Central Virginia Fiber Mill!

March 27, 2009 at 12:02 pm 7 comments

coopOne big hassle for fiber farmers and businesses like mine in Virginia has been access to commercial fiber processing for small batches.  If you want to keep each fleece separate, or try a new blend, or have less than 50 pounds of identical yarn millspun, the only option was to box up the fiber and ship it out of state, waiting months and months for finished product and relying on phone calls and written order forms to communicate what you want the mill to do.

So, I was excited to read recently on ravelry.com that there is now a new fiber mill in Virginia that is both willing to accept small jobs, offers a full range of services, and can handle ‘luxury’ fibers and custom blending.  I’m talking about the Central Virginia Fiber Mill www.centralvirginiafibermill.com in Ruckersville, just north of Charlottesville, run by Mary and Mark Kearney, who also raise alpacas.  This Wednesday I had a reason to visit Charlottesville and would be passing within 5 miles of this new mill.  I also had a nice little pile of freshly shorn fleece from Forevermore Farm — so of course a visit was in order!  Here’s the virtual tour:

cvfmpicker1Raw fleece is first sorted through for quality, and then washed in 160 degree water to remove any lanolin or other animal oils, and thoroughly air dried.  Next, it goes through the picker, shown left, which separates the locks and any matts into a nice fluffy cloud.

This cloud is then sent through the carder.  The particular machine Mary is demonstrating in this picture can create either roving or batts.  The batts can further be wet felted into felt fabric by the mill.  Roving can be sold as is for handspinners or processed into yarn. 

cvfmrovingmachine cvfmspinner Here is the spinner, which turns the roving into yarn. 

One side spins the singles, and the other side spins the opposite direction for plying.

 Here is a picture of a spool of alpaca singles spun at the mill:

cvfmyarn1

The spools of finished yarn can then be wound into skeins on this machine, which will wind multiple skeins at a time, in whatever yardage you specify (I’d love to have a machine like that — the old niddy-noddy is wearing out my elbow!).

cvfmskeiner So there you have it — raw fleece in the door, finished yarn, roving, batting or felt back to you.  I left some fleeces for custom blending, and am eagerly awaiting the results!  Unlike the out-of-state mills I contacted, Central Virginia Fiber Mill will be able to get the job done in time for the Sedalia Festival on May 16th.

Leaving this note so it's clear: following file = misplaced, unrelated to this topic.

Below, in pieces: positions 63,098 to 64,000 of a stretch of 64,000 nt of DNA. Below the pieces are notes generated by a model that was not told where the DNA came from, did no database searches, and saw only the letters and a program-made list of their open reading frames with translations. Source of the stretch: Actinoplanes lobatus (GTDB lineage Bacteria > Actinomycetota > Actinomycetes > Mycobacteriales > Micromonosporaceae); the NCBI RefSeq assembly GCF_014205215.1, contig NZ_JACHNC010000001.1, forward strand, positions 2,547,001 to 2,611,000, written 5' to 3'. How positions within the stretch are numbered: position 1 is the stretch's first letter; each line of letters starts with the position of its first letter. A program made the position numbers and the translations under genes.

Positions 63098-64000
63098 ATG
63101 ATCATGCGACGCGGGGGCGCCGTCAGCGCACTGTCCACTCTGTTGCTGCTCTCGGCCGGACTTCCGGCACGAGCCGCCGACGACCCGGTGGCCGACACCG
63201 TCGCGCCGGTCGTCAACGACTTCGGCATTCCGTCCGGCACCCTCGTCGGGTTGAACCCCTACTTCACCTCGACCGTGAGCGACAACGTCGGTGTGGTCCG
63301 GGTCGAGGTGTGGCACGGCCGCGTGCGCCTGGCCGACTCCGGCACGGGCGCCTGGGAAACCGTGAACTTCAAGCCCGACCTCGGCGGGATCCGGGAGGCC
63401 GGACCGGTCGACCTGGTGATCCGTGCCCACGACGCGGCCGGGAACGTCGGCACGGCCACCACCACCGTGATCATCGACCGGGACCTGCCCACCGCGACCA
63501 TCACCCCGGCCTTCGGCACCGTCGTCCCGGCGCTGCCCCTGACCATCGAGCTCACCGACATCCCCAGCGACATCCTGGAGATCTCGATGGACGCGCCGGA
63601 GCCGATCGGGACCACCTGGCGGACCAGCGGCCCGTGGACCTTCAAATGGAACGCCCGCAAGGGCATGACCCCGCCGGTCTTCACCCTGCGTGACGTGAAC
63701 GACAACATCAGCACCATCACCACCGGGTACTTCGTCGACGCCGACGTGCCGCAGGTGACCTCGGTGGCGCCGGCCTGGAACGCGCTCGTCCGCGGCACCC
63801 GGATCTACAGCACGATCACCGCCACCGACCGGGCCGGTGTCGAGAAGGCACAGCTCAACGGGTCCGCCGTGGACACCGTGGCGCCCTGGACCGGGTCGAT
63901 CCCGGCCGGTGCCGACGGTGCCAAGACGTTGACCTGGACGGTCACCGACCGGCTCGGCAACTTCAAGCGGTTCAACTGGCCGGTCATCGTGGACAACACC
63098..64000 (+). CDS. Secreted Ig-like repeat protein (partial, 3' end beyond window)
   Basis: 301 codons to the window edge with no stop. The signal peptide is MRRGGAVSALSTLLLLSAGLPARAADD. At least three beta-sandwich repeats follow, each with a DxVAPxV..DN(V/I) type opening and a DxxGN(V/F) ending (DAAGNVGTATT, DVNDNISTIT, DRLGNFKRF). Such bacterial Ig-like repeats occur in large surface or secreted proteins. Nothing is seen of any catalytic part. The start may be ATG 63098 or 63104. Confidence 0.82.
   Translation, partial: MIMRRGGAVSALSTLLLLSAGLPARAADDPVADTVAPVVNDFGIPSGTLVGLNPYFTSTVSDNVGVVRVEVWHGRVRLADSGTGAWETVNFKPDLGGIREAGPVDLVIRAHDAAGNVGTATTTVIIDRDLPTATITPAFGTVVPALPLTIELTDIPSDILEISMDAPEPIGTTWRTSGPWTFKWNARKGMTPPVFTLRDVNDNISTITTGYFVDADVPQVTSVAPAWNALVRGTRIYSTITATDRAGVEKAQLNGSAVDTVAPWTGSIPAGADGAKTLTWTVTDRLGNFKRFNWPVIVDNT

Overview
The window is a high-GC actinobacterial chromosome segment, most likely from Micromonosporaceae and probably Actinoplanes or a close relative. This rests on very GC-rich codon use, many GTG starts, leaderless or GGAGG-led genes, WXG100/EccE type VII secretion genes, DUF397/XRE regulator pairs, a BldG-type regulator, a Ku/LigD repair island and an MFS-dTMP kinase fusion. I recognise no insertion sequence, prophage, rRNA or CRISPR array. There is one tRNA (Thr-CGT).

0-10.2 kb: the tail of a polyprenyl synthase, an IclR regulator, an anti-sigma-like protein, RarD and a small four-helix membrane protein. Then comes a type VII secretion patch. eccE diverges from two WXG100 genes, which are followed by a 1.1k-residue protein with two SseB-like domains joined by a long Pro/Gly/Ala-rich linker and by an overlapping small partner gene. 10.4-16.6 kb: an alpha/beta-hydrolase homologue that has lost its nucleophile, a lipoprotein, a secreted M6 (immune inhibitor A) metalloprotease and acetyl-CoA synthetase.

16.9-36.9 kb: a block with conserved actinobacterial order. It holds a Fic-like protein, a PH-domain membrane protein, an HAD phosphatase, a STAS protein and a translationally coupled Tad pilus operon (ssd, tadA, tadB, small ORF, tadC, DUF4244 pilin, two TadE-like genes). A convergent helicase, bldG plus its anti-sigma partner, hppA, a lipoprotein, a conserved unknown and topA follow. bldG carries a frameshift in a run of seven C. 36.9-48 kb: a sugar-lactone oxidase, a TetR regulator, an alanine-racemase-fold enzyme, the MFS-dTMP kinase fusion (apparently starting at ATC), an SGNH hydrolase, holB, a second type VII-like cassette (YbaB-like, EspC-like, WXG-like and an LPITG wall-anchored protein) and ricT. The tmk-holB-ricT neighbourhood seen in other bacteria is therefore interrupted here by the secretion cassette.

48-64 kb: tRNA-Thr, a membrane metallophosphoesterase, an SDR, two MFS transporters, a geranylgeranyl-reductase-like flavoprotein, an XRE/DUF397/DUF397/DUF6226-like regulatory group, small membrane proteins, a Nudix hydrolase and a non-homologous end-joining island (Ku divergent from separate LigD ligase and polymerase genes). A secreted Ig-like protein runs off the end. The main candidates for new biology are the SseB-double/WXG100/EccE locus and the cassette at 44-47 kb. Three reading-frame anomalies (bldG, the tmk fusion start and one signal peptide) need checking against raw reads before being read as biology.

In conclusion, no trip to the Kearney homestead would be complete without a few pictures of their lovely alpacas:

cvfmalpacascvfmalpacatrio

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Entry filed under: HANDSPINNING, OTHER FIBER FUN.

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7 Comments Add your own

  • 1. Dana  |  March 27, 2009 at 12:28 pm

    Thank you for the tour; it was awesome! The mill looks wonderful and the sweet alpacas – – so cute. Can’t wait to see the finished product in May. 🙂

    Reply
  • 2. Leslie  |  March 27, 2009 at 4:17 pm

    The mill looks wonderful and interesting…looking forward to my own visit next week!

    Reply
  • 3. mindy  |  March 27, 2009 at 4:36 pm

    Glad you got to get by- I’ll work Tuesday night and get to see what you dropped off.

    Reply
  • 4. Alpaca Farmgirl  |  March 27, 2009 at 10:23 pm

    Super post! It seems we’re all on a focus on fiber nuts and bolts this week. Perfect! Thanks so much for sharing this with Fiber Arts Friday readers. I’ve never seen these big machines before. wow.

    Reply
  • 5. Sandra  |  March 30, 2009 at 3:09 pm

    Congratulations and how exciting to have a mill in Virginia! I wish you many years of great success. I was the third shepherd in VA to carry the VA Finest designation; it will be wonderful to offer an all VA produced product.

    Reply
  • 6. Diana  |  March 30, 2009 at 9:03 pm

    Wow, that sounds like a fantastic find! I would love to visit a small mill like that one. Thanks for the info and the great pics !

    Reply
  • 7. Alpaca Farm Girl » Fiber Arts Friday  |  April 1, 2009 at 5:03 pm

    […] Wild Hare Fiber Studio8. Dutch Hollow Acres9. Melissa Barton10. Teresa Levite Studio11. starsaponthars/Denise 12. […]

    Reply

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